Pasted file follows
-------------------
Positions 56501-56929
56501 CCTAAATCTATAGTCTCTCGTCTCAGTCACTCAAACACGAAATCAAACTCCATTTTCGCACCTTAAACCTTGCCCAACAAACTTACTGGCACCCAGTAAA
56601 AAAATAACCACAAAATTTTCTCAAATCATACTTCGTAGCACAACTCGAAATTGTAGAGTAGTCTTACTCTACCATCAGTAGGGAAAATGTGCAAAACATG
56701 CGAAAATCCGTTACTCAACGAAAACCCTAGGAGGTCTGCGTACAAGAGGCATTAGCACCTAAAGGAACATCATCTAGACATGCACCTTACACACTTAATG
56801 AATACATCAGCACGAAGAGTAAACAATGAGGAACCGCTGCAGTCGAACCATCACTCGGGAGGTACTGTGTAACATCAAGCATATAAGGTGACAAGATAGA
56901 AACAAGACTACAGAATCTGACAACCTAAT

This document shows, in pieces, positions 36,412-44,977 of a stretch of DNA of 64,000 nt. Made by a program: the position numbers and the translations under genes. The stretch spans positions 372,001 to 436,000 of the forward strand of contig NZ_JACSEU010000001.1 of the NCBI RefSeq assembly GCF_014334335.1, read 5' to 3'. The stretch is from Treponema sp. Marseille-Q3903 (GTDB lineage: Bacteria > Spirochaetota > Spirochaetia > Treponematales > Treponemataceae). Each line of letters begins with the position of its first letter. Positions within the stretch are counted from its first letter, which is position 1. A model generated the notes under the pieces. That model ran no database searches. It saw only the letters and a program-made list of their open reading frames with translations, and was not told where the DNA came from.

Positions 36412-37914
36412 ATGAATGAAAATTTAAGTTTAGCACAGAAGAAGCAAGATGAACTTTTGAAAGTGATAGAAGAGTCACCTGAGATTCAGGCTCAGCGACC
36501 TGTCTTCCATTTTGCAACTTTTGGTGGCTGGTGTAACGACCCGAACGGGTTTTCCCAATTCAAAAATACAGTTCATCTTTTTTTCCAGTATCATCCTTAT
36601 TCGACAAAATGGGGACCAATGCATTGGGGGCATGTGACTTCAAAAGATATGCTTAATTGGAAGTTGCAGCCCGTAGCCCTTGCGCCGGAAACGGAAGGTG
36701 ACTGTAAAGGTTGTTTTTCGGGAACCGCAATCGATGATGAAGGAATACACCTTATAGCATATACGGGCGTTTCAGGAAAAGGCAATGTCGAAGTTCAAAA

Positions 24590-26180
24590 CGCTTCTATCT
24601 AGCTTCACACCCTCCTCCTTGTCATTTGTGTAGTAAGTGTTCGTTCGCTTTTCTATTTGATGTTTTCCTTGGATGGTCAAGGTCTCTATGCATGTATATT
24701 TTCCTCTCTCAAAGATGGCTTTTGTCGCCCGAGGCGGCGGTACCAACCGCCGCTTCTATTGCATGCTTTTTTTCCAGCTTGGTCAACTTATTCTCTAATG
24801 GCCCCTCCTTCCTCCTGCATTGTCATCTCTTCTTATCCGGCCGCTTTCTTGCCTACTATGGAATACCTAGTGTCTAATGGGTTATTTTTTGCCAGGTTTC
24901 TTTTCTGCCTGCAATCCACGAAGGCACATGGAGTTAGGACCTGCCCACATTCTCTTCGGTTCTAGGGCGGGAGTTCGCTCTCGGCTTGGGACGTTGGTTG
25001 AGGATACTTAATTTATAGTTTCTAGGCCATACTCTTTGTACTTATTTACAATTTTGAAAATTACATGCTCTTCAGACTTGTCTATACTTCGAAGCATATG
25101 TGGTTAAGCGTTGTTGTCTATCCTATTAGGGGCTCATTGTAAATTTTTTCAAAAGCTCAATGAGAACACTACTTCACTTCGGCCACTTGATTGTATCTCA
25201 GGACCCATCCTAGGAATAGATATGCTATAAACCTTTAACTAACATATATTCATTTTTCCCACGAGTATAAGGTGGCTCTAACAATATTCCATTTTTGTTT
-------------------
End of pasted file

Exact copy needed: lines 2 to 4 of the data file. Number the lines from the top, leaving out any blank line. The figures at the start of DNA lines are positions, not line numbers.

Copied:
56501 CCTAAATCTATAGTCTCTCGTCTCAGTCACTCAAACACGAAATCAAACTCCATTTTCGCACCTTAAACCTTGCCCAACAAACTTACTGGCACCCAGTAAA
56601 AAAATAACCACAAAATTTTCTCAAATCATACTTCGTAGCACAACTCGAAATTGTAGAGTAGTCTTACTCTACCATCAGTAGGGAAAATGTGCAAAACATG
56701 CGAAAATCCGTTACTCAACGAAAACCCTAGGAGGTCTGCGTACAAGAGGCATTAGCACCTAAAGGAACATCATCTAGACATGCACCTTACACACTTAATG